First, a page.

I want to be a good person, so I write to get out all of that darkness. I understand that the energy has to be spent somewhere.

Here is something else to understand: When all of the land you’d like to build your safe house on is poisoned, the dry, wild grass full of fat spiders that sit patiently in wait, the soil nearly dust and ruined for growing, you’ll figure out how to become invisible for long enough to wedge your mother’s sterling silver letter opener between your ribs like an expert, skillfully dismantling the bones—and that’s how you have to think of it, not my but the—to craft your own damn safe house right there inside your body. Sometimes we are tasked with building both inward and upward at the same time.

Half a year ago, I read T. Coraghessan Boyle’s “Chicxulub” in The New Yorker for the first time, and it took me until I was most of the way through to realize I was reading fiction. The story, of a father who has just learned of his daughter’s death, is so compelling and earnest that, though the piece is clearly labeled within its genre, it didn’t occur to me that there was even a chance it wasn’t true until I happened to glance up at the website header. My gut reaction was to be weirdly disappointed, and that’s of course terrible, because it means that, even if only for a flicker, I was sad that someone’s daughter hadn’t actually died.

But the root of my disappointment was that I felt somehow mislead—I was shedding tears only a few paragraphs in, struggling in real life to cope with the weight of this supposed stranger’s unbearable loss. For Boyle, though, and far more so for me and other readers, this is a gift. It takes vulnerability to write like that, and it takes vulnerability to read like that as well. The willingness to practice empathy is often a type of bravery. It’s something we could probably all use a little more of.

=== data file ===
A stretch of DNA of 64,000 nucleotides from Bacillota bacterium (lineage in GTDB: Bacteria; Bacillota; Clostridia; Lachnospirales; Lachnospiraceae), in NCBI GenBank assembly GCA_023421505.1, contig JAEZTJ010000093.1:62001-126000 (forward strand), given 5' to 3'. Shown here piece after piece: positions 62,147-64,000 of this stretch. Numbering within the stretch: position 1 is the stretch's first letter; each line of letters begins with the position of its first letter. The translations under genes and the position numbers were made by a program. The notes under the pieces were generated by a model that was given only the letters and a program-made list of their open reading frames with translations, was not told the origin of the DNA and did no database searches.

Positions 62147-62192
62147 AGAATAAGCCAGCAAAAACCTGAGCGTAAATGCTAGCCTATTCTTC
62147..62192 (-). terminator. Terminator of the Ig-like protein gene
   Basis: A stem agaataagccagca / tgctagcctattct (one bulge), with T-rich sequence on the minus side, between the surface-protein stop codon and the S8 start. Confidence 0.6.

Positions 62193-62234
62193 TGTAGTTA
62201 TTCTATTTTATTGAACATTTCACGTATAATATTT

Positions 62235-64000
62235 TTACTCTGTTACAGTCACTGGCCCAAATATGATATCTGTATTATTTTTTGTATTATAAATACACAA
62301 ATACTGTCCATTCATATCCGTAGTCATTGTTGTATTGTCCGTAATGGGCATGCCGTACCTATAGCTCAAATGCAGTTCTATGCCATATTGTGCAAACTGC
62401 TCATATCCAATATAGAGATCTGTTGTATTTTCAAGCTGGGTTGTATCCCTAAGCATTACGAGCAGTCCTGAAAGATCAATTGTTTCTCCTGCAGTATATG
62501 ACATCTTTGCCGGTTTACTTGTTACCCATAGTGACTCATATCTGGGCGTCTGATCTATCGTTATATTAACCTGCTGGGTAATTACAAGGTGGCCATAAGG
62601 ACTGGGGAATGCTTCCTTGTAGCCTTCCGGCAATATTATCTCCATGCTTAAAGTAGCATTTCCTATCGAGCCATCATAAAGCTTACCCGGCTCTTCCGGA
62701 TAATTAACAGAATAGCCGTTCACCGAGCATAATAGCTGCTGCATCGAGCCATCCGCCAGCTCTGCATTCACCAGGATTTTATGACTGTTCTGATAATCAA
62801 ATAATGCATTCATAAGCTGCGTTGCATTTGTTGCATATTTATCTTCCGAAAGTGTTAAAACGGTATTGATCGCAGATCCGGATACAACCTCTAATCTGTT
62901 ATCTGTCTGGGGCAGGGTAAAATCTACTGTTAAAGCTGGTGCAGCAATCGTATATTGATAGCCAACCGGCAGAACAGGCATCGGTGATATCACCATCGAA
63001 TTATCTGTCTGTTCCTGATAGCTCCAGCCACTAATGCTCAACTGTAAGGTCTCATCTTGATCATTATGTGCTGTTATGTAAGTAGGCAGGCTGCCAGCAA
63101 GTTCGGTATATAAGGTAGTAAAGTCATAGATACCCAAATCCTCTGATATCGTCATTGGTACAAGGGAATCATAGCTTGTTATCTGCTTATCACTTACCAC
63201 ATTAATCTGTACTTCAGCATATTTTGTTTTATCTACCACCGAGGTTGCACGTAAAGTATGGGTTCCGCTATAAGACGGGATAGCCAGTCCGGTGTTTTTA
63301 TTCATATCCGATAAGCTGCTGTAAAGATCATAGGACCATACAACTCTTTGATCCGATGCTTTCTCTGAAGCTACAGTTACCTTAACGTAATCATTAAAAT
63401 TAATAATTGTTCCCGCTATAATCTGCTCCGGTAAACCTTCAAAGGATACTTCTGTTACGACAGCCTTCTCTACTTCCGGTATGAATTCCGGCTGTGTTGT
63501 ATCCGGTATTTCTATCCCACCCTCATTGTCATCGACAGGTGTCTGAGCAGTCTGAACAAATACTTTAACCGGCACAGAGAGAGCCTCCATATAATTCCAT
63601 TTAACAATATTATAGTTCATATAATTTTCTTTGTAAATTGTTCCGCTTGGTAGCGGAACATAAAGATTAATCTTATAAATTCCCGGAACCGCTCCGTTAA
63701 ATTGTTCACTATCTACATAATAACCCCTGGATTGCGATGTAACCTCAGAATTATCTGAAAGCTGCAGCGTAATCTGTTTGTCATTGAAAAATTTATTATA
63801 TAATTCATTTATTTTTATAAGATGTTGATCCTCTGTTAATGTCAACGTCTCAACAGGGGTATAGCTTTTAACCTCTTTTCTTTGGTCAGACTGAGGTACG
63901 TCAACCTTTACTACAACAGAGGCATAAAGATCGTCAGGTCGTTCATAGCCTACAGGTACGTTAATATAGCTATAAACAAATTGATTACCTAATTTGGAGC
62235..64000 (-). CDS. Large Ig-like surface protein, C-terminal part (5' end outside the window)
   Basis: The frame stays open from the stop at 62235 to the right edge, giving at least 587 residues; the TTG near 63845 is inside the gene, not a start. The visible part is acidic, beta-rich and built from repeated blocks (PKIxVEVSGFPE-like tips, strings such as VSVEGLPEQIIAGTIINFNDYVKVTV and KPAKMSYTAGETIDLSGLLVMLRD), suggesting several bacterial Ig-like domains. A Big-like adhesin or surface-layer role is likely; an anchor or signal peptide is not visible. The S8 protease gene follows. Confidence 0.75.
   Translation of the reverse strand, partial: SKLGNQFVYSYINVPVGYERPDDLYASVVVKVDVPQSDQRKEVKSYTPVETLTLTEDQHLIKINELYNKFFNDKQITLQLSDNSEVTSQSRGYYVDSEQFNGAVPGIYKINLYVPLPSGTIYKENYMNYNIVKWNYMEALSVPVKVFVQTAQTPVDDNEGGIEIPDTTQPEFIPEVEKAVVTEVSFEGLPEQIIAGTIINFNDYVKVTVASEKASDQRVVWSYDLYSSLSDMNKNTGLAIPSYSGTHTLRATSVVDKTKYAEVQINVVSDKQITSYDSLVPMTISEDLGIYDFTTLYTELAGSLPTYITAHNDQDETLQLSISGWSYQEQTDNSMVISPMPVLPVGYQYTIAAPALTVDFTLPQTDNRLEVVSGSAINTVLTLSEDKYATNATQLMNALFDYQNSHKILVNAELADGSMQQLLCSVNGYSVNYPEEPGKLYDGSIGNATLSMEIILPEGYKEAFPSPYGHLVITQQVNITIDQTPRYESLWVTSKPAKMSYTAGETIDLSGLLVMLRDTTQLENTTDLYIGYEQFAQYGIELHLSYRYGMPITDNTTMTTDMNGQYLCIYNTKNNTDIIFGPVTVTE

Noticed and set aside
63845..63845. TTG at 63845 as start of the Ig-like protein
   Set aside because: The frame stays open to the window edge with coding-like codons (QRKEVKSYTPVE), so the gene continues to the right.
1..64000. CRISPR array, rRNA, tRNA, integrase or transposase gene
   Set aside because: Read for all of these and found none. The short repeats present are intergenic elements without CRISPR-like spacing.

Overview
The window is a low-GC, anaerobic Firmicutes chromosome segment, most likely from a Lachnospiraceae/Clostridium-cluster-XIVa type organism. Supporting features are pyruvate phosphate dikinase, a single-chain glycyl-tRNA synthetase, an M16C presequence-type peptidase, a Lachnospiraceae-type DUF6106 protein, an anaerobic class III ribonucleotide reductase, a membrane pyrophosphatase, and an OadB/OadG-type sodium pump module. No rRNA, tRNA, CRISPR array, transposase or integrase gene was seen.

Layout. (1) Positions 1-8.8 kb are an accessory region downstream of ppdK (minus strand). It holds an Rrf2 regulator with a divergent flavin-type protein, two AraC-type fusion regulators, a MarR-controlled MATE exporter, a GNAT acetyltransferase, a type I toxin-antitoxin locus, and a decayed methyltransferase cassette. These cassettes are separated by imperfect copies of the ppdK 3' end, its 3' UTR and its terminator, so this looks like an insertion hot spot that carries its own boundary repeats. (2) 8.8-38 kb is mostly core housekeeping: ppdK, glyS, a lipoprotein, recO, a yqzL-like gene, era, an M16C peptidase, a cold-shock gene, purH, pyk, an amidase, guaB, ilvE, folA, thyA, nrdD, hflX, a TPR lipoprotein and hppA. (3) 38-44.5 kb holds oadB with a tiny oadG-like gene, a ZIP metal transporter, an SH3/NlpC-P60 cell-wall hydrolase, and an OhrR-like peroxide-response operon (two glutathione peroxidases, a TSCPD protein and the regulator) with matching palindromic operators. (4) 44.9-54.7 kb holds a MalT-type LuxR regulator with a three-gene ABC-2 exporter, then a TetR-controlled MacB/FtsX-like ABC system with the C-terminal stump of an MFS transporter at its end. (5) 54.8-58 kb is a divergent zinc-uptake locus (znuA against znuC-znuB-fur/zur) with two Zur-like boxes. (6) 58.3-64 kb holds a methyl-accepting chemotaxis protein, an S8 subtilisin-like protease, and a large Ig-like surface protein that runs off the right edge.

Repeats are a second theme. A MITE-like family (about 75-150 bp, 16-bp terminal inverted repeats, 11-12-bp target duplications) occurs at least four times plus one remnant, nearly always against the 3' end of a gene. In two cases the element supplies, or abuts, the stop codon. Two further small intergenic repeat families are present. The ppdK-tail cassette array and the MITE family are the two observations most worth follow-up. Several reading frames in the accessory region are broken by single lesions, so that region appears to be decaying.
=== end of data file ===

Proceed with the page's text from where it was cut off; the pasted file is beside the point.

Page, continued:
By the end of the piece, it didn’t matter to me anymore what genre I was reading, though I was, in the story’s final moments, relieved for this imaginary teenager and her imaginary parents, comforted by the fact that their grief was only ours to pull from the page. And I hope now this calls you to wonder—what does it matter if my stepfather never touched me in a way that was unkind? Or even if I have a stepfather? Isn’t there still some truth to be found here? This is why I write.
 
 
 
 
 
KIRSTEN CLODFELTER‘s writing has been published in The Iowa Review, Brevity, and Narrative Magazine, among others. A Glimmer Train Honorable Mention and winner of the Dan Rudy Prize, her chapbook of war-impact stories, Casualties, was published this October by RopeWalk Press. Clodfelter is a regular contributor to As It Ought to Be, where she additionally serves as the Series Editor of the forthcoming review series, At the Margins. Her poem “We Assemble These Parts Into a Whole” appears on this site. KirstenClodfelter.com. KClodfelter@gmail.com.